For people in isolated areas, social media offers more frequent human connection, even though it is not a replacement for the face-to-face connection we all need.
Social media can improve mental health. There are social media pages and hashtags with positive messages that can inspire people to adopt a healthier lifestyle and attitude. There are support groups for people who are having a difficult time.
Studies found that younger people who were active on social media with their friends were able to be a bit more independent in their day-to-day lives and decision-making. This is likely because they had access to their friends’ activities without having to participate in every activity together.
Social Media and Relationships
Fear of Missing Out (FOMO) is a big factor that social media sparks that negatively affects relationships. Social media can also cause a person to compare their own relationships with the idealized relationships presented online. The real world is very different from the one social media displays as you endlessly scroll.
Too much social media can distract from the relationship. It is very upsetting for a person to feel ignored in favor of a social media site. This can spark feelings of resentment and possibly jealously, depending on what the other person is focused on when using social media.
It is important to do things together and put away the distractions. Also, social media should not be secretive. Be open and communicate. As for the phone, put it down before it causes a frown.
After relationships dissolve, social media use can make it more difficult to get past the breakup. It is best to remove exes to avoid feeling jealous or fixating on what they are doing. Also, removing exes will prevent that previous relationship from causing a disturbance in a new relationship, once you have one.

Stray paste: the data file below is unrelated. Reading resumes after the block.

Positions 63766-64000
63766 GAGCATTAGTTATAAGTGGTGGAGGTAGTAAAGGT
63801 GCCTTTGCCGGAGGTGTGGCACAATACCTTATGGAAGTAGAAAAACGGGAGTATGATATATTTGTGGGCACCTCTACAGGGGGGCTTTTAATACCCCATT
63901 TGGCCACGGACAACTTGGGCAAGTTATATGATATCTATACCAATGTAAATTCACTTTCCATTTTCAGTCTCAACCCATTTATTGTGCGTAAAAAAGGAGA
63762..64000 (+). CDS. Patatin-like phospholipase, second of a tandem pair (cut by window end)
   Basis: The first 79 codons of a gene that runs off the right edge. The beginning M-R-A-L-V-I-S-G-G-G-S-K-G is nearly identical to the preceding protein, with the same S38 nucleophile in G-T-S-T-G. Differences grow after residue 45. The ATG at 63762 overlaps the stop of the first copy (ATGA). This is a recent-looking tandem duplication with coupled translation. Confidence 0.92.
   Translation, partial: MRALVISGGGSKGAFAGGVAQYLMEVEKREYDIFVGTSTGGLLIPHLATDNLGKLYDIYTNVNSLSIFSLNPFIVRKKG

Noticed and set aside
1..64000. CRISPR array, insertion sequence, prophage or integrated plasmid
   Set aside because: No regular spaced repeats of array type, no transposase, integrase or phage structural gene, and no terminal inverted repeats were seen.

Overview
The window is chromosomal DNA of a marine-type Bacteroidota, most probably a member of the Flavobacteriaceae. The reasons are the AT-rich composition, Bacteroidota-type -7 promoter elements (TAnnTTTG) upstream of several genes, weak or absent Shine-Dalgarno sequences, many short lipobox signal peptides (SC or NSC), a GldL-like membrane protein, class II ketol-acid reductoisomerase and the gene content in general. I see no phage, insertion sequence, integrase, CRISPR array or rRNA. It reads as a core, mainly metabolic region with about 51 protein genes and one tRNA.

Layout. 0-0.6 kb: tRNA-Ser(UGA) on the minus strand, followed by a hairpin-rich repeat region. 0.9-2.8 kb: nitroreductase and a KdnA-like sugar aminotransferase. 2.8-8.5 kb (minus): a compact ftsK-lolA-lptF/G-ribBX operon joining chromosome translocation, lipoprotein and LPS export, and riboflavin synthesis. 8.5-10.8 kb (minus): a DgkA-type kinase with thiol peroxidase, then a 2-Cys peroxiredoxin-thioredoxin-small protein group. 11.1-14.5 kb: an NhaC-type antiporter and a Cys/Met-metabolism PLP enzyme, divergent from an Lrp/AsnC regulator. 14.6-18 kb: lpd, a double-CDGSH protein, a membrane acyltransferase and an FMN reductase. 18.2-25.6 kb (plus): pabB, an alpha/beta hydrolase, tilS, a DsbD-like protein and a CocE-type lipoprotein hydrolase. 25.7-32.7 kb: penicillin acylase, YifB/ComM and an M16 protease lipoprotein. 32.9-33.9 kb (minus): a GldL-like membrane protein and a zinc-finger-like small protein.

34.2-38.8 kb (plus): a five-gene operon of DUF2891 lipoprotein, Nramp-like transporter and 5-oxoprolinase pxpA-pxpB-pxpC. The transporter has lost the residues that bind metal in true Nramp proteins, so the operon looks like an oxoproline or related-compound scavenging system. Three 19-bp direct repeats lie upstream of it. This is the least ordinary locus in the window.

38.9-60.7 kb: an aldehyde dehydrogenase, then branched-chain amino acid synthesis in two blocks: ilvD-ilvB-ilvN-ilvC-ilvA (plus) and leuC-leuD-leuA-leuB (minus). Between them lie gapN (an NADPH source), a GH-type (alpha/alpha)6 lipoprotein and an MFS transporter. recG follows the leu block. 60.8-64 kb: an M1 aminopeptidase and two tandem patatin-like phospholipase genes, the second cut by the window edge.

How You Use it
Social media is a communication tool. Whether it has a positive or negative impact on your mental health really depends on how you use it. While it is fine to use social media to stay connected to friends and family and potentially meet others with similar interests, it will never be an adequate replacement for human contact in real life.
Instead of endlessly scrolling, look up and consider having a conversation. Some social interaction in a public place just might make someone’s day. FOMO is real, but it is more likely a result of us spending too much time on social media and not enough time being social in real life.
Social Media Self-Monitoring
A 2015 Danish study by the Happiness Research Institute found that participants who avoided Facebook for a week reported they were much happier with their lives.
When it comes to social media, think of the different platforms you use and how they make you feel. If some of the sites give you negative feelings like depression or anxiety, it is best to decrease your use of those sites.
Parents are always an example to their children, so parents need to be mindful not to overuse technology or social media. Distracted parenting can lead to children acting out for attention. The constant presence of your phone will also give your child the impression that is normal behavior, which will become a habit that is difficult to break.
Consider using an app to track how much time you spend on social media. It may surprise you. If your usage is more than what you feel it should be, or if it is negatively impacting you emotionally, consider removing some apps from the phone, turning off notifications, or even turning off the phone during certain times of the day or night to be more present.
Think about how social media makes you feel and how you are using it. If it has become a replacement for your real life, it is time to make a change. Reach out to friends and family, try to live in the moment, and the most important thing, look up from your phone.
If you think social media is becoming problematic for you or causing feelings of depression and anxiety, don’t hesitate to reach out to one of our counselors here at Jacksonville Center for Counseling.